Wed. May 10
8 p.m.
PURE Theatre

Let this be said about American Aquarium singer-songwriter/guitarist BJ Barham. He doesn’t do anything half-assed. His drinking used to be so off-the-charts excessive that he had to stop entirely. Once he stopped, he became obsessed with running, working his body into a wiry mass of rail-thin muscle. So when he decided to do a solo acoustic tour this year, naturally it couldn’t be anything but full-on nuts. Barham has launched what he’s calling The Lower 48 tour, piling himself, his wife, their dog, and some acoustic guitars into the car and playing an unfathomable 53 shows in 59 days, playing at least one show in each state in the continental U.S. Maybe it’s to showcase the stripped-down, acoustic roots-rock of his recent solo album, Rockingham, while taking a sightseeing trip across the country, or maybe it’s because the only way Barham knows how to do things is by throwing himself into the deep end and seeing what happens.
Vincent Harris WEDNESDAY


SINGER-SONGWRITER | Steven Fiore and Michael Flynn
w/ Erich Skelton
Sat. May 13
7:30 p.m.
$10/adv., $12/door
Redux Contemporary Art Center

Steven Fiore (Young Mister) was a senior in high school when he first saw Michael Flynn (not quite Slow Runner yet, but almost) open for the Working Title, one of Joel Hamilton (Mechanical River)’s old projects. Gobsmacked by what he heard, Fiore snagged one of Flynn’s free, limited-edition, two-song demos, which remained on repeat for months as he impatiently awaited the release of Slow Runner’s debut LP, No Disassemble. “I skipped school, drove my ’97 Ford Probe to Cat’s Music in Summerville to buy the album, and spent the entire day driving around listening to it,” Fiore remembers. “I can honestly say that album changed the way I think about music, and it still remains one of my most influential albums.” Since then, Fiore has become an influencer himself, releasing well-received works as Steven Fiore and, most recently, as Young Mister, and this Saturday he’ll spend an evening trading songs and stories with his hero, songwriters-in-the-round style — but with a post-prom theme. “Since we both lean toward the sadder songs, the theme will be something like a prom that’s ended, but the band kept playing,” Fiore says. “Also worth noting, Erich Skelton, somewhat of a local legend in the pop singer-songwriter circuit around these parts, is coming out of a four-year hiatus to open the show. He’s a real heartbreaker, and Michael and I are both extremely excited to have him be a part of this.” —Kelly Rae Smith SATURDAY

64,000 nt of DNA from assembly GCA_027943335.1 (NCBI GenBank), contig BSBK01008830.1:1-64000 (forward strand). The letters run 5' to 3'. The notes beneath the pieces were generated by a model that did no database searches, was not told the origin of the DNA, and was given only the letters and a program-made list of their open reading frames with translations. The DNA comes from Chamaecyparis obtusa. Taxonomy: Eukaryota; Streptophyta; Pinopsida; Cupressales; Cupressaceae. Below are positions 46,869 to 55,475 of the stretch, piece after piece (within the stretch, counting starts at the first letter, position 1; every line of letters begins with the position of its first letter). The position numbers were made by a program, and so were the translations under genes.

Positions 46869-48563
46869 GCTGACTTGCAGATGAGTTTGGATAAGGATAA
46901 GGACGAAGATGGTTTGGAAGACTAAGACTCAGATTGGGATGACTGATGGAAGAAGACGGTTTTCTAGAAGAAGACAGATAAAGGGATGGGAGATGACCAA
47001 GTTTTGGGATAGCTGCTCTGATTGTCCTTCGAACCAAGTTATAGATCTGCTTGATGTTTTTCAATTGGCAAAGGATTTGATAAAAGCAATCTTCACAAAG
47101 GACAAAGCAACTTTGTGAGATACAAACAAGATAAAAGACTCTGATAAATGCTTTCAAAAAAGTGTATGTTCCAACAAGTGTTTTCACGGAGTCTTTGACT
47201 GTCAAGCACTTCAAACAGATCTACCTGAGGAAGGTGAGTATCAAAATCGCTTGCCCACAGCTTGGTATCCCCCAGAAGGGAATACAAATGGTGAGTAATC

INDIE-ROCK | Whitehall
w/ Human Resources and MYFEVER
Sat. May 13
9 p.m.
The Royal American

On Whitehall’s recent single, “Come August,” the Charleston quintet does a lot of different things at once. There’s the slightest hint of ska in the song’s tight beat and sax accents. There’s a breezy pop melody over the top of the music, with a just-right layer of “ooh-ahh” backing vocals on the chorus. And the skeletal feel of the verses is straight-up indie rock, just choppy guitars and a wandering bass line. It’s a lot for a band in their early 20s to do, especially in one song, and no one’s more surprised they’re doing it than Whitehall. “We were college roommates living down the hall from one another at CofC and we just kind of fell together,” says singer/guitarist Paddy McKiernan. “Only one of us was actually studying music. It just sort of happened. I don’t think any of us ever imagined that we’d be in this band making these sounds because we all have such different backgrounds, but I think it feels more honest because of that. It all just falls into place.” —Vincent Harris SATURDAY